“The girls are a lot older as well on this team, so I was surrounded by people like me. It was an adjustment but it’s been good.”
McCurry spent 12 seasons as the head cross country and track and field coach at the College of Idaho before heading to Boise State in the fall of 2016 where he coached Henderson for two seasons. He said he couldn’t pass up the opportunity to be a head coach again when the USF job opened, and in his discussions with Henderson, made it evident to her the advantages she would have if she opted to stay with the Broncos.
The decision was ultimately left up to her and McCurry has since watched his star athlete grow even more.
“In those differences there’s been a massive opportunity for growth for her,” McCurry said. “I took over a team here where she was the only athlete that I had any experience with and so she really had a significant leadership role here.
“She was kind of here training for most of the year waiting to compete and she was filling that role for the majority of the year and then finally got to start racing in March. She certainly deserves a ton of credit for the culture we’ve built here in year one.”
And while Henderson will say how nice it was to have a familiar face in McCurry around in a new territory, the feeling is mutual as he was navigating life as a head coach again.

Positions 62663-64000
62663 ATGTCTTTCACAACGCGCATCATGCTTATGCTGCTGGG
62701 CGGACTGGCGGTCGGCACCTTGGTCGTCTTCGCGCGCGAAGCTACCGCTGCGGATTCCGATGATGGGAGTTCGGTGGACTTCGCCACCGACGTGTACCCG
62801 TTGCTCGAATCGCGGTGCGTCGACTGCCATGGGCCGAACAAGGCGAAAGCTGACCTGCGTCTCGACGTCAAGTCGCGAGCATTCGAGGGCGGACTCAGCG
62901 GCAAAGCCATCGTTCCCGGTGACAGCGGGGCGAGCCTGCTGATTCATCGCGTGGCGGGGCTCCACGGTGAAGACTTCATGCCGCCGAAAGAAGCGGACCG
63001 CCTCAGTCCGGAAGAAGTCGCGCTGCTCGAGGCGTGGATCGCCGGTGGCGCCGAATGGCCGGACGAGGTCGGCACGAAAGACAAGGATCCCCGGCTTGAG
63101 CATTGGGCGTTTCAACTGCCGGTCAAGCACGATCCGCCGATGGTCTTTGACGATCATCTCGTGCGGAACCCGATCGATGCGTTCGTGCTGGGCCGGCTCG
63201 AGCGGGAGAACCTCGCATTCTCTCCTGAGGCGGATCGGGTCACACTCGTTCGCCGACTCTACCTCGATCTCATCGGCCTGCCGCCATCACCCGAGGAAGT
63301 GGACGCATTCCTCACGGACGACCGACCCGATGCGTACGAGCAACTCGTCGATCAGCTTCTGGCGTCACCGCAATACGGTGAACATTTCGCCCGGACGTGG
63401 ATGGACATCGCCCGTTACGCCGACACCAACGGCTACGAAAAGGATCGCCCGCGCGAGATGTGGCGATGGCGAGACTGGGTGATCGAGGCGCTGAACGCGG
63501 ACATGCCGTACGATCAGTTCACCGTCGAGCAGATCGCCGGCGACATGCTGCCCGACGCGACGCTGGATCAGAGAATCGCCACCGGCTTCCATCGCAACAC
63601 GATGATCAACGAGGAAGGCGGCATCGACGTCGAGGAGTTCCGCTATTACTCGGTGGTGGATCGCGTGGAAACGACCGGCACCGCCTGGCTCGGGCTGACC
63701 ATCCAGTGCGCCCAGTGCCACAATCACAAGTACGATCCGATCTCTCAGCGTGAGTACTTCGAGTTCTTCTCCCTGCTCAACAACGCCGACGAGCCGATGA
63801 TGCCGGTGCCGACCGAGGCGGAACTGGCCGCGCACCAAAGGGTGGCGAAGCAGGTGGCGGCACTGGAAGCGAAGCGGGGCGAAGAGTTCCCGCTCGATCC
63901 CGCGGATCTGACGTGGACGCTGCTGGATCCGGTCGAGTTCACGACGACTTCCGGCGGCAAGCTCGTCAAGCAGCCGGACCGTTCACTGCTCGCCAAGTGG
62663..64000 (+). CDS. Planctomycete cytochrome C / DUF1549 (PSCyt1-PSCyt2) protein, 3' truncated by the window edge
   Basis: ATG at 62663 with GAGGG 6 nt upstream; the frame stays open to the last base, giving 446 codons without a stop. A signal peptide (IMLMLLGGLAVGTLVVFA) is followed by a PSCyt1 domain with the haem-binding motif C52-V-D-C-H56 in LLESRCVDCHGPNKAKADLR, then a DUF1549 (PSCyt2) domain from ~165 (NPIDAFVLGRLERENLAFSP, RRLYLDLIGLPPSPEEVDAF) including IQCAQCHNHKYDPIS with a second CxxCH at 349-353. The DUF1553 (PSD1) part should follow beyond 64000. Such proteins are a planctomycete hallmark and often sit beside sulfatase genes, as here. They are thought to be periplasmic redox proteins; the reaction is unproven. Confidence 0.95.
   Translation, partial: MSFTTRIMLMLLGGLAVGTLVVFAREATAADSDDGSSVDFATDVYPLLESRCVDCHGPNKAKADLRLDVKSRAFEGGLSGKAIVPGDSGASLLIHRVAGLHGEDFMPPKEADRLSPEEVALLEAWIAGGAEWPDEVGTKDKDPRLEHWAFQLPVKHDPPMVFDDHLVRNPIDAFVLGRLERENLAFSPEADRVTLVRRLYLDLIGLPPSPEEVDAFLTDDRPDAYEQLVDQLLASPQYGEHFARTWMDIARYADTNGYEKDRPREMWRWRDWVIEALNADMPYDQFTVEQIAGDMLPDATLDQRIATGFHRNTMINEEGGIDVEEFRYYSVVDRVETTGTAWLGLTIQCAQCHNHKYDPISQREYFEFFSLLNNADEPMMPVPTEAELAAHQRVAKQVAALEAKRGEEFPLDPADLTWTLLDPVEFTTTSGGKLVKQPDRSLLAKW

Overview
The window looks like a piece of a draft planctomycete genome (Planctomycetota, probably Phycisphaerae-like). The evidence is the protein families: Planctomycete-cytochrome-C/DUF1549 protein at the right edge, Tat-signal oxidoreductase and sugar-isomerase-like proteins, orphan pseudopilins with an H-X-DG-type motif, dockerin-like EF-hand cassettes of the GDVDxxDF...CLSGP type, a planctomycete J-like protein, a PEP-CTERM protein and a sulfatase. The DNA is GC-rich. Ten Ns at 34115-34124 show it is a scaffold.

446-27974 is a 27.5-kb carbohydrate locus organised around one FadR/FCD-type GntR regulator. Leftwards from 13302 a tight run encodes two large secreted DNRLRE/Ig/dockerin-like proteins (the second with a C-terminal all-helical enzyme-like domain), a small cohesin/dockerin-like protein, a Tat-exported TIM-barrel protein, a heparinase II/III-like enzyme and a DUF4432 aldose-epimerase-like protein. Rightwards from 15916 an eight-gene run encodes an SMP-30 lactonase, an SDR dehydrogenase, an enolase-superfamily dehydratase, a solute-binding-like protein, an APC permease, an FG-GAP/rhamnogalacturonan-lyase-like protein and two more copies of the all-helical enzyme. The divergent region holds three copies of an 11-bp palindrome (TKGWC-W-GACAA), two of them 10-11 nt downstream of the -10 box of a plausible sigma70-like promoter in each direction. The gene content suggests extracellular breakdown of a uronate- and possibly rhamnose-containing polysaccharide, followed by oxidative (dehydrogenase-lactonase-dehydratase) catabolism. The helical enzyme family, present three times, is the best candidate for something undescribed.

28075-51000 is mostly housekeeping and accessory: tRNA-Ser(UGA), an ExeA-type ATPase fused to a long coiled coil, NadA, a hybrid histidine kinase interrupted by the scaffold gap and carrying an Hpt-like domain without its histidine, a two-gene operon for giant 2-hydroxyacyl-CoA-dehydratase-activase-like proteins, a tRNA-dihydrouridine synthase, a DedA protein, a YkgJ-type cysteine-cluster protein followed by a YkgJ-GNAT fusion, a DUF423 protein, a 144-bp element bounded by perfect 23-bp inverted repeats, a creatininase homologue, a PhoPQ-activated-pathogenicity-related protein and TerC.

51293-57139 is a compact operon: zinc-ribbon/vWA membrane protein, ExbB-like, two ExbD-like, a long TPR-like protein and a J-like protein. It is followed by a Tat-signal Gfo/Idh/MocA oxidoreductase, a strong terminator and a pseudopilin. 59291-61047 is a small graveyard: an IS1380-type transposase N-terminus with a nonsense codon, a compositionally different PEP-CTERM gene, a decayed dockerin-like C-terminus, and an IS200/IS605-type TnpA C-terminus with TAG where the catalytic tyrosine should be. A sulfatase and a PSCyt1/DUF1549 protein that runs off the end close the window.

“It was absolutely massive. I would say Sadi was almost an assistant coach and kind of a mix of athlete and staff a lot of the year,” McCurry said with a laugh. “Because she knew my training system and coaching style, she was able to really help the girls understand my craziness probably a little bit. It was a huge help and nice to have one athlete that everything wasn’t totally new for.”
Regardless with how Henderson’s final go at outdoor nationals goes, it will mark the end of what has been a successful career on the track for her. At Corvallis, Henderson was a three-time Class A state cross country champion and added seven state titles to her resume in track including relays.
That success carried over to the college ranks. Henderson was a four-time All-American at Boise State, taking second-team honors twice in indoor and once in outdoor in 2017 and earning honorable mention All-America in 2018. She was also a six-time Mountain West Conference champion — five times indoor — where she won the 800 three times while participating on the champion distance medley relay team three times too. Her one outdoor title came in 2017 in the 800.
Quite the decorated career for a small-town Montanan.
Though everything is coming to a close, Henderson isn’t taking the time to get too sentimental just yet. That will come later.
Right now, it’s all about the task at hand.
“I’ve been so narrowed in on this journey so I haven’t taken much time to think about that,” she said. “It’s not easy competing in Montana either. Those are some brutal conditions so a part of that built me to be who I am now. I carry a lot of Montana pride with me.
“I have a really clear idea of what I need to focus on and those are the things that in 10 or 50 years from now I want to keep with me about this journey anyways, so that's all I need to worry about. This is the end of my collegiate journey so I’m looking forward to finishing it with my coach Pat and my teammate Dana. It couldn’t be any more perfect.”